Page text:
Published by the Health and Medicine Division, part of the U.S. National Academies of Science, Engineering, and Medicine, the analysis combed through more than 10,000 scientific studies and came to nearly 100 conclusions. See some overall conclusions below
In 2016 paper in the journal Clinical Psychology Review concluded that cannabis may have benefit patients with depression, anxiety, and PTSD. These findings were based on minimal dosing of a cannabis joint, which findings have also suggested that higher amounts of THC may increase anxiety. Other research have also suggested that cannabis may be more harmful than helpful for people with certain mental health conditions, like psychosis or bipolar disorders.
In 2017 the National Academies of Sciences have concluded there is great evidence that supports the use of medical cannabis for pain relief. Cannabis products also have shown to be effective at calming muscle spasms caused by multiple sclerosis and easing nausea and vomiting due to chemotherapy.
There is moderate evidence, based on a thorough study done by the National Academies of Science, that cannabis derived products may help people who have trouble sleeping due to sleep apnea, fibromyalgia, or chronic pain.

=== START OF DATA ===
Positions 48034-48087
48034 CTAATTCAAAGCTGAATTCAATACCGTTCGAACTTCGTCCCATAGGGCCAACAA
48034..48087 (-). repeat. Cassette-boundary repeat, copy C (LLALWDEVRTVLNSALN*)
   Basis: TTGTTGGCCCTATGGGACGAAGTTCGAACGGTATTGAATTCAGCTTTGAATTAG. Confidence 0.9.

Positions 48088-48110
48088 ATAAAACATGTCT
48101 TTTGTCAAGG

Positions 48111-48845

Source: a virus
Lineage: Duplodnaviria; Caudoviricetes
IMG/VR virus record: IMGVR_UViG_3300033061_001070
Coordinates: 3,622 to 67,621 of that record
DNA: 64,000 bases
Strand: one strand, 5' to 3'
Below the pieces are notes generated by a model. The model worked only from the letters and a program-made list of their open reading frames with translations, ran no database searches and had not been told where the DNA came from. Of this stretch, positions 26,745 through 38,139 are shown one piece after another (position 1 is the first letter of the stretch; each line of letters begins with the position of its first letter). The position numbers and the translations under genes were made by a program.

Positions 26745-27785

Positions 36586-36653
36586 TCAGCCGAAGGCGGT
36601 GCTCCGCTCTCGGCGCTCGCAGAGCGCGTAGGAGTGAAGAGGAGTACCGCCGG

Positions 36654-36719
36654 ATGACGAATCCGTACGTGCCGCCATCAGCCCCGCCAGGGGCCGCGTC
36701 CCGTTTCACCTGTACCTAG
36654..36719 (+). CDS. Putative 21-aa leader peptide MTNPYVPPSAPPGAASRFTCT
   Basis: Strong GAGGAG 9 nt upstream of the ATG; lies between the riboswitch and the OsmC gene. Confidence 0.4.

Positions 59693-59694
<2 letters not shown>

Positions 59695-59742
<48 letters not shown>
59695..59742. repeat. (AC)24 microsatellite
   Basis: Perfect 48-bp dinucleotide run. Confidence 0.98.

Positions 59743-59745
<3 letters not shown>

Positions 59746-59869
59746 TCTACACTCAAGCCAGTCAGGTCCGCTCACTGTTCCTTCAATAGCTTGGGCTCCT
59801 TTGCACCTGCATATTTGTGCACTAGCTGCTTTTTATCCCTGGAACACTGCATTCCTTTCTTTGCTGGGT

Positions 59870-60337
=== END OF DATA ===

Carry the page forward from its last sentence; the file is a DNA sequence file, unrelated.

Cannabidiol oil, a derivative of marijuana, reduces seizures by 39% in children with Dravet syndrome, according to a study in the New England Journal of Medicine.
In a 2016 study in the journal Health Affairs, researchers found that there were 1,826 fewer daily doses of painkillers prescribed per year, on average, in states where medical cannabis was legal compared to states it's not. It may be helpful for patients recovering from opiod addiction
Studies have shown that the oil may inhibit the growth of cancer cells outside of the human body, but most research and real life trials to backup these findings.
It is becoming aware that more women are using cannabis to treat morning sickness, but evidence suggests that prenatal exposure to cannabis is associated with developmental and health problems in children, low birth weight, anemia, and impaired impulse control, memory, and attention. Woman pregnant or considering becoming pregnant should be advised to avoid using cannabis.
Recent studies claim there are the first known deaths directly attributed by intoxication from cannabis. Researchers concluded from these cases, that the risk of cannabis-related cardiovascular effects is low, especially for healthy people. Patients with heart complications should avoid the use of cannabis, since it may have temporary effects on the cardiovascular system.